Colorado Residential Area Yields Clues to Ancient Past
Archaeologists Embark on New Research Project to Study Early Pueblo Society
Amidst a scattering of homes in a southwestern Colorado residential development called Indian Camp Ranch, archaeologists from the Crow Canyon Archaeological Center are unearthing clues to the distant past. In a unique cooperative agreement with Indian Camp Ranch landowners, Crow Canyon is embarking on a new research project this year titled the "Basketmaker Communities Project: Early Pueblo Society in the Mesa Verde Region." The project will shed light on a pivotal, but underinvestigated and poorly understood, time in Pueblo Indian history: the Basketmaker III period.
“We’re really excited about the project,” said Shanna Diederichs, supervisory archaeologist for the project. “There has been a lot of focus on the ancestral Pueblo people who built the cliff dwellings at Mesa Verde and their migration from this area in the late 1200s. What we are focusing on with Basketmaker III is the first migration into the area. It’s the first chapter of the book.”
The Basketmaker III period (A.D. 500 to 750) saw the earliest substantial occupation of the Mesa Verde region by Pueblo peoples. (The term Basketmaker derives from the exceptionally fine baskets found at some archaeological sites inhabited during this time.)
The period was one of rapid population growth, great technological advances, and social change. Farming became increasingly important and pottery and the bow and arrow were introduced at this time—technologies that would serve the Pueblo people for hundreds of years. And, for the very first time, the people of the Mesa Verde region began to build large, public structures called "great kivas" where community members could gather for important events.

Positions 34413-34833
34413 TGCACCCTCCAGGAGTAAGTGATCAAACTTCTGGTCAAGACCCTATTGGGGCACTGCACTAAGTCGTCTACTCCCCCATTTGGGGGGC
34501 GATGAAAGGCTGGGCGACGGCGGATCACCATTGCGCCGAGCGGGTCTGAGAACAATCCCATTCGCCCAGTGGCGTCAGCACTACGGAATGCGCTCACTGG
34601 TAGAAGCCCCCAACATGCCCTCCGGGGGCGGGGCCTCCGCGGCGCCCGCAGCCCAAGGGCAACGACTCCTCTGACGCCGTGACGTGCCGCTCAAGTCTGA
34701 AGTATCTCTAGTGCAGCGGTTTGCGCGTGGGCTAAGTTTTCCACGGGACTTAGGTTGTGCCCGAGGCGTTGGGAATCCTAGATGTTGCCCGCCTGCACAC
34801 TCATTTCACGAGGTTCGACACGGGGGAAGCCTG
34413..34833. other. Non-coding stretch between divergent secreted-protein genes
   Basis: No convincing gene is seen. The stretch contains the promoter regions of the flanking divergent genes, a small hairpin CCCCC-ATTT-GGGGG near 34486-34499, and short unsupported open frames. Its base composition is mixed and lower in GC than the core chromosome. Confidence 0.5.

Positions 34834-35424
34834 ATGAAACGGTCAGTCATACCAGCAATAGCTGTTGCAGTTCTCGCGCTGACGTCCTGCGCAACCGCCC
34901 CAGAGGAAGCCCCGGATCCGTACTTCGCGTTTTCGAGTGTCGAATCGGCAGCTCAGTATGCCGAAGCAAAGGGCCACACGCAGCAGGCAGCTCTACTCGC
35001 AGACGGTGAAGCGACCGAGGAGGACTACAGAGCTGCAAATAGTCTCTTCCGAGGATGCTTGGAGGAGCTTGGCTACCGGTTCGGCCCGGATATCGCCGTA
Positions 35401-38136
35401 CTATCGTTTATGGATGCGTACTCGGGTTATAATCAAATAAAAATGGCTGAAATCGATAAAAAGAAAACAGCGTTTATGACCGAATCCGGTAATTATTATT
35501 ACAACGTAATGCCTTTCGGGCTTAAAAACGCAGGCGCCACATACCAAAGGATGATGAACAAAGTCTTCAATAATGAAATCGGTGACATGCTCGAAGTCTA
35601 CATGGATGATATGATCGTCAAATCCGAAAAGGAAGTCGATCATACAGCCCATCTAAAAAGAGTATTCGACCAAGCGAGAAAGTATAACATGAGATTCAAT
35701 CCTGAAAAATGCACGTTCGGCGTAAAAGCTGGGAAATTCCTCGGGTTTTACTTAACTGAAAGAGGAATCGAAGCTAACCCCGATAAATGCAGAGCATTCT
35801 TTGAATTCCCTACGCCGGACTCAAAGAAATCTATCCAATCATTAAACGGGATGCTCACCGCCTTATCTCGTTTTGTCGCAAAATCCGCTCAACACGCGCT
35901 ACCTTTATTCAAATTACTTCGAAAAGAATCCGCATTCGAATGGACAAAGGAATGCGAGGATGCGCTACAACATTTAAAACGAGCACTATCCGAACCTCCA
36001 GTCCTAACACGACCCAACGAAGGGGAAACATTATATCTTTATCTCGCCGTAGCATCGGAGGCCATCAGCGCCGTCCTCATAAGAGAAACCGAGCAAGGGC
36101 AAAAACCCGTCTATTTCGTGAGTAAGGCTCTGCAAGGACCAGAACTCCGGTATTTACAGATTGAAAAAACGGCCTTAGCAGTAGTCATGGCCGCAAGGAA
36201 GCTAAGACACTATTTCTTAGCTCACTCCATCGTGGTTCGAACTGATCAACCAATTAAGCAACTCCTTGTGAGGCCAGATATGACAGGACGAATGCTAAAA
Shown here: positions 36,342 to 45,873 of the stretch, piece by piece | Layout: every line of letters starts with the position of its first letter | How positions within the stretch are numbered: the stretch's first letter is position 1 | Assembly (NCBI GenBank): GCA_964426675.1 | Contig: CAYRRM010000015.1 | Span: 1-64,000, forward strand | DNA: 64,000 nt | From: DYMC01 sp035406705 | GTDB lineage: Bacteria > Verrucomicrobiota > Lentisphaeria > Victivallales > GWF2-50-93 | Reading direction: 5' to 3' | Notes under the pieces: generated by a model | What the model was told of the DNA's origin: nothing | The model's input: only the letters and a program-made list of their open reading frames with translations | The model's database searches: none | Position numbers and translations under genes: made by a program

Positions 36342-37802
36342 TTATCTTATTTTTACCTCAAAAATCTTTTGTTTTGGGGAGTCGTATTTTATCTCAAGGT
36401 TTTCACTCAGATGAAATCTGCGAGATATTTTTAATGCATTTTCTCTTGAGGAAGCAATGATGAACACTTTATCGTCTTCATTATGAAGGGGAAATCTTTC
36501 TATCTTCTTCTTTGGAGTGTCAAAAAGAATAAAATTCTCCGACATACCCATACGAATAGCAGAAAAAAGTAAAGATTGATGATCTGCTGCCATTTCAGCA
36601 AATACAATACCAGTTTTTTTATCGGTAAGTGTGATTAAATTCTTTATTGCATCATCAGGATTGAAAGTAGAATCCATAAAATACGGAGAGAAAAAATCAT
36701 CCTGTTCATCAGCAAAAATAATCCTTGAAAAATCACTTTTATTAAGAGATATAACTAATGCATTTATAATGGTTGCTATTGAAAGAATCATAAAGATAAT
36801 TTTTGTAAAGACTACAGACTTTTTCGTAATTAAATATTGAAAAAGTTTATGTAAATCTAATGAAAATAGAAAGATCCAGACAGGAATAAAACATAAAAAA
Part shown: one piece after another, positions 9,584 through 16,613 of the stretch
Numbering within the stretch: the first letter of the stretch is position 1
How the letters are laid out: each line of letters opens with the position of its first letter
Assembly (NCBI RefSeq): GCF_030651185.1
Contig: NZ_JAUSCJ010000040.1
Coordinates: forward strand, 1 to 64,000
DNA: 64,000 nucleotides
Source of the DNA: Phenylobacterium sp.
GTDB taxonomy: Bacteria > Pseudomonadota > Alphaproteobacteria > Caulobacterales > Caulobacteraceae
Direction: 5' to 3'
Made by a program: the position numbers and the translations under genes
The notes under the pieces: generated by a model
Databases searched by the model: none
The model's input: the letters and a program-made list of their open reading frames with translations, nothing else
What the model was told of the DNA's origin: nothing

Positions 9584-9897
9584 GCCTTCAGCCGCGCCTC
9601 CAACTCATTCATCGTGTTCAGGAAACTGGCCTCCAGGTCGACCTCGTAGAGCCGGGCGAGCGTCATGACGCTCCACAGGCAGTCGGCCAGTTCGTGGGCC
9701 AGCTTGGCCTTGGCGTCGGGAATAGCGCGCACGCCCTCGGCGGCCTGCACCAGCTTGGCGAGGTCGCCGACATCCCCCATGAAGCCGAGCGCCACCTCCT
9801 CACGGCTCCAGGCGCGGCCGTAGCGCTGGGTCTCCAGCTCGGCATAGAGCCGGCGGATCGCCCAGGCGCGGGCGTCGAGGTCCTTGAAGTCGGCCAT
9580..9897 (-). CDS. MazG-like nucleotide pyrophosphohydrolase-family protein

The centerpiece of Crow Canyon's Basketmaker Communities Project is the Dillard site, located within Indian Camp Ranch. The site, which includes a great kiva, is an ancestral Pueblo ceremonial center believed to date from the seventh century A.D. Crow Canyon will also excavate at a number of pithouse (a semisubterranean residence) sites surrounding the Dillard site. Together, these settlements constitute the most extensive and best-preserved Basketmaker III community known in the central Mesa Verde region.
As it has for the past 28 years, Crow Canyon invites the public to join its staff of archaeologists and educators to contribute to the Center's understanding of the innovative and resilient Pueblo people who made their homes in the Mesa Verde region. By excavating in the field and processing artifacts in the lab during Crow Canyon's Archaeology Research Program or Family Archaeology Week, lifelong learners can fulfill their passion to experience what it is like to be an archaeologist. Crow Canyon also offers camps for middle and high school students, field trips and overnight programs for school groups, and travel programs for adults in the American Southwest and around the world.
About the Crow Canyon Archaeological Center
The not-for-profit Crow Canyon Archaeological Center, located near Cortez, Colorado, conducts long-term, multidisciplinary research into the ancestral Pueblo Indians of the southwestern United States and provides experiential education programs for adults and children. The Center also collaborates with American Indians on a wide variety of initiatives of mutual interest, including research projects, education curricula, and language- and cultural-preservation programs.